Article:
The exercise of criminal sanctions under environmental and public safety law is a slippery slope due to other areas of conflicting law. There is a great deal of ambiguity with holding individuals responsible for the actions of subordinates (Rosenzweig, 2012) One can see this ambiguity in federal employment law which specifically mandates a common-law doctrine for the relationship of employees and employers. The common-law doctrine of respondeat superior dictates that employer and employee form an agency (Davant, 2002). The principle or employer has authority over the agent or employee behavior. This authority over the employee makes the employer liable for damages caused by the employee even in situations where there is no knowledge of the damage (Davant, 2002).
The ambiguous nature of law in this area is further highlighted by the recent headline cases such as BP oil spill from the Horizon platform (Guardian and AP News Wire, 2012). Who should be held accountable for the negligence that was committed in this situation? While fines and cleanup costs have been directed to BP there has been no criminal prosecution of any individual (Guardian and AP News Wire, 2012). The Department of Justice continues suit with BP seeking a ruling of criminal negligence, however, this will not place any individual under criminal penalties (Rosenzweig, 2012).
The use of regulatory and environmental law to uphold public safety is a growing area of federal legal action. Decisions such as U.S. v. Edward Hanousek, Jr. represents a changing view of criminal law which implies that negligence whether accidental or not, can be perceived as malicious (Rosenzweig, 2012). While the Hanousek decision increases the strength of public safety law, it also increases individual responsibility of those individuals working with dangerous or hazardous materials.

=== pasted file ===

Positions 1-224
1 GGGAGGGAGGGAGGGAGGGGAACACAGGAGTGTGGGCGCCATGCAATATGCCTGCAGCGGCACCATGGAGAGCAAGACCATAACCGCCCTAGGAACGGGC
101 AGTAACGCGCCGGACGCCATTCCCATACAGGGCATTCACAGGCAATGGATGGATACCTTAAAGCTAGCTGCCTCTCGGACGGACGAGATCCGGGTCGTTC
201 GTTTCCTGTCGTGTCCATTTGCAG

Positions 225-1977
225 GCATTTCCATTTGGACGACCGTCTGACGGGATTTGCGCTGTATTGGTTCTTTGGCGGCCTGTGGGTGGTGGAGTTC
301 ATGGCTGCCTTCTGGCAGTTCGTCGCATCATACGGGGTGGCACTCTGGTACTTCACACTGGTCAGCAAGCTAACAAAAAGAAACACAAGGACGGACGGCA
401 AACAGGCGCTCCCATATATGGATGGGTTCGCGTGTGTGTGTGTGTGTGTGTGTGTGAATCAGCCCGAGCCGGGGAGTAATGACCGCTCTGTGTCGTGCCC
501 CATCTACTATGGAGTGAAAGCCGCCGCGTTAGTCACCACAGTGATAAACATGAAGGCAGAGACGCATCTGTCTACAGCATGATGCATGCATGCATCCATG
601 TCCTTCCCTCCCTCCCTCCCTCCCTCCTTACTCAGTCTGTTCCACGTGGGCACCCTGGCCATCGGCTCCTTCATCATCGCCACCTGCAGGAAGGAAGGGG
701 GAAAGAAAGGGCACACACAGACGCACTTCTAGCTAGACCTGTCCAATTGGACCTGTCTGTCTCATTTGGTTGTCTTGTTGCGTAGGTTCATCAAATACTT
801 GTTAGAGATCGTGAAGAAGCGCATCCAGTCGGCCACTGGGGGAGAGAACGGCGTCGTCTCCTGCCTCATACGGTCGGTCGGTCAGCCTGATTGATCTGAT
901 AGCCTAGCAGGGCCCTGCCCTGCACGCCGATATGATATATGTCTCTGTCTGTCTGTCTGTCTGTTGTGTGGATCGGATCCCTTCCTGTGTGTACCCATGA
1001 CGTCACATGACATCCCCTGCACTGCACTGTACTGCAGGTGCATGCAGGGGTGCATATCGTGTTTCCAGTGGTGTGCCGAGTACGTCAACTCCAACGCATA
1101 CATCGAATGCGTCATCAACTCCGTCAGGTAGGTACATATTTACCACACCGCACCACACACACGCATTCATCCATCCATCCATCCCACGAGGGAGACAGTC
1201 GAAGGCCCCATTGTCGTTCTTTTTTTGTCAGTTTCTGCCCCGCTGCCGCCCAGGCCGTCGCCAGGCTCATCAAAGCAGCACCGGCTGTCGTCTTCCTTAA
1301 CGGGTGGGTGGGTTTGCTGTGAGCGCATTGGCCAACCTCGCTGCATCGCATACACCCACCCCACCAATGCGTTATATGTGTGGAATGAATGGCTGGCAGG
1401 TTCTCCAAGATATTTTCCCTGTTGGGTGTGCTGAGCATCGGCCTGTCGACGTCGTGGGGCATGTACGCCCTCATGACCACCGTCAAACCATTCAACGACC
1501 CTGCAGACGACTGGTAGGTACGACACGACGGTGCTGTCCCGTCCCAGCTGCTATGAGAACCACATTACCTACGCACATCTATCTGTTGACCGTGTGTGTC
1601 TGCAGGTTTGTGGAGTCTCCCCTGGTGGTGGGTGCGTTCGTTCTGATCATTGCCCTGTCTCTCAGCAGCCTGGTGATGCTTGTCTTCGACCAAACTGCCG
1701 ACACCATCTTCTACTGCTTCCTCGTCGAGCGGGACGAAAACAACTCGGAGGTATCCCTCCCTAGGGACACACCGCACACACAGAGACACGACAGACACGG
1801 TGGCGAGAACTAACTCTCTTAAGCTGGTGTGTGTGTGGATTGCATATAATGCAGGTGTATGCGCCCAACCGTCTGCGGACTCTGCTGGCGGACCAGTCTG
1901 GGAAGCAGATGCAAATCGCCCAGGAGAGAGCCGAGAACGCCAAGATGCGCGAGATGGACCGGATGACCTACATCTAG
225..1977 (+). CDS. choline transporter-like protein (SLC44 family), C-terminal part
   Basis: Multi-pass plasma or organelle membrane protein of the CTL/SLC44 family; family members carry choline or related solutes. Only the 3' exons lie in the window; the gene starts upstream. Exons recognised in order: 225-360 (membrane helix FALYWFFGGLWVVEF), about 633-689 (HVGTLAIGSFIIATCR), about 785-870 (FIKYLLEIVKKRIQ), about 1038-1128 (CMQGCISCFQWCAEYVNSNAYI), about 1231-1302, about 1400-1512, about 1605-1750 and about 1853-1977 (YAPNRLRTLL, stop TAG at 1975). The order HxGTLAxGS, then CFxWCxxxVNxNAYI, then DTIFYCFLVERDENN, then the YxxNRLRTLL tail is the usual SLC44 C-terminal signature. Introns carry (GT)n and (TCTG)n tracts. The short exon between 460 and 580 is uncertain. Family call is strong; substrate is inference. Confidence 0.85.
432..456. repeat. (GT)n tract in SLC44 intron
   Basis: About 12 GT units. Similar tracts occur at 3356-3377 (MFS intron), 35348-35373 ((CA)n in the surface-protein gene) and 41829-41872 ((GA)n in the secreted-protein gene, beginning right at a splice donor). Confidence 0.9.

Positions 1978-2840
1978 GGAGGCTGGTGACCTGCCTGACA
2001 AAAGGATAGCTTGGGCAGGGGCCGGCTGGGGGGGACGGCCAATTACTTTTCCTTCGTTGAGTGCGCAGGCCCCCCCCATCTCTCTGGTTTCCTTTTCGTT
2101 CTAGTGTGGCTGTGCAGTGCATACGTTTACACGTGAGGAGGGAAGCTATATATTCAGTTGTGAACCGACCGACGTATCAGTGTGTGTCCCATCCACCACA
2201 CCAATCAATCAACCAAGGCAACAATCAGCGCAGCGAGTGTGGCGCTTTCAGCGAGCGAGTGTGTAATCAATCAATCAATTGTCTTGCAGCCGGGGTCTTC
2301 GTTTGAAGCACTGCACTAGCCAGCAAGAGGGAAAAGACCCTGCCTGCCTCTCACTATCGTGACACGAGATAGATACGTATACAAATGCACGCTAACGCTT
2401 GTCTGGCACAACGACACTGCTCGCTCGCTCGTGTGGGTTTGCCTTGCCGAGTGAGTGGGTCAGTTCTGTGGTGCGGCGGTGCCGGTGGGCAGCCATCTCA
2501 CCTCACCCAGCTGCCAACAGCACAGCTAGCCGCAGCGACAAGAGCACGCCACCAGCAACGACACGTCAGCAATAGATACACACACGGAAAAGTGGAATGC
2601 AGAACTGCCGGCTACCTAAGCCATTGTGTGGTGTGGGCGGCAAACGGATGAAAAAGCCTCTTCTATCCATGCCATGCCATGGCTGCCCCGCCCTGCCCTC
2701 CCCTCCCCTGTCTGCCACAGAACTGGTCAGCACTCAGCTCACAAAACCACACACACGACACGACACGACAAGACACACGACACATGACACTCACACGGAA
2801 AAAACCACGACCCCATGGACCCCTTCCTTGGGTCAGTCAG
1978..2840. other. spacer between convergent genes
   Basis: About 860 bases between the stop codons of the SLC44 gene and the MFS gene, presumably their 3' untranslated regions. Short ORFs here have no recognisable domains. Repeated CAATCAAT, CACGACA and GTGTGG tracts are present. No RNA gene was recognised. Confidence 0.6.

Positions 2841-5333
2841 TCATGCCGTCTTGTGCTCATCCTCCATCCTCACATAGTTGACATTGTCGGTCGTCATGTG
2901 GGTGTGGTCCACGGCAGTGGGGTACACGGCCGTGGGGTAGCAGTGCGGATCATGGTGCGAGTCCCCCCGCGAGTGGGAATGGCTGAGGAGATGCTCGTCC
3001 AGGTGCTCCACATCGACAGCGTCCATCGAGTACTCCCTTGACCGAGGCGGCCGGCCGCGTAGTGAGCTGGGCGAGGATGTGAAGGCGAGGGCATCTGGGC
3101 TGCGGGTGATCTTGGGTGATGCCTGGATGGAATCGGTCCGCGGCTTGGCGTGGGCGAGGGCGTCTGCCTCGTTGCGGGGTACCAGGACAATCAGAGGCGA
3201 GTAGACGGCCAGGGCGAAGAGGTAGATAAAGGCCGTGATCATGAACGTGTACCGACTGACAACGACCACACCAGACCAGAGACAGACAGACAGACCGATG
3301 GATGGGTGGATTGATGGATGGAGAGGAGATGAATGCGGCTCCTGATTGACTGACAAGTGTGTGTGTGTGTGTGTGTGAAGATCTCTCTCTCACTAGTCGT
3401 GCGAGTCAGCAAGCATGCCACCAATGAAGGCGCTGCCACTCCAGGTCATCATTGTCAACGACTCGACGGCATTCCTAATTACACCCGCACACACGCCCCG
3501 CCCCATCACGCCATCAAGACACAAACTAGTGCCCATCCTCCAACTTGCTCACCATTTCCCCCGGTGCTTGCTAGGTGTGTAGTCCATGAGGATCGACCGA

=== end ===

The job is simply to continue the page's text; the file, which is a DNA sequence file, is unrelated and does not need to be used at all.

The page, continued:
Davant, C. (2002). Employer Liability for Employee Fraud: Apparent Authority or Respondeat Superior? South Dakota Law Review (47), 554–582.
Enviromental Protection Agency. (2012). Introduction to Enforcement. Retrieved from Enviromental Protection Agency: http://yosemite.epa.gov/r10/enforce.NSF/Our Office/Introduction to Enforcement
EPA. (1977). Federal Water Pollution Control Act, As Amended By The Clean Water Act Of 1977. Retrieved 2015, from Environmental Protection Agency: http://www.epa.gov/npdes/pubs/cwatxt.txt
Guardian and AP News Wire. (2012, October 4). Deepwater Horizon: US ramps up rhetoric on BP over oil spill. Retrieved from The Guardian : http://www.guardian.co.uk/business/2012/sep/05/deepwater-horizon-us-bp-oil-spill
Rosenzweig, P. (2012, October 4). The Over-Criminalization of Social and Economic Conduct. Retrieved from The Heritage Foundation: http://www.heritage.org/research/reports/2003/04/the-over-criminalization-of-social-and-economic-conduct
Thomas, H. E. (2012). STAPLES, III, Petitioner, v. UNITED STATES Supreme Court of the United States 511 U.S. 600 (1994). University of Buffalo , Law. University of Buffalo.
U.S. v. Edward Hanousek, Jr. (1999). U.S. v. Edward Hanousek, Jr. Retrieved 2015, from University of San Diego : http://home.sandiego.edu/~jminan/waterlaw/Hanousek.html
Triola Vincent. Fri, Jan 08, 2021. Analytical Essay: U.S. v. Edward Hanousek Retrieved from https://vincenttriola.com/blogs/ten-years-of-academic-writing/analytical-essay-u-s-v-edward-hanousek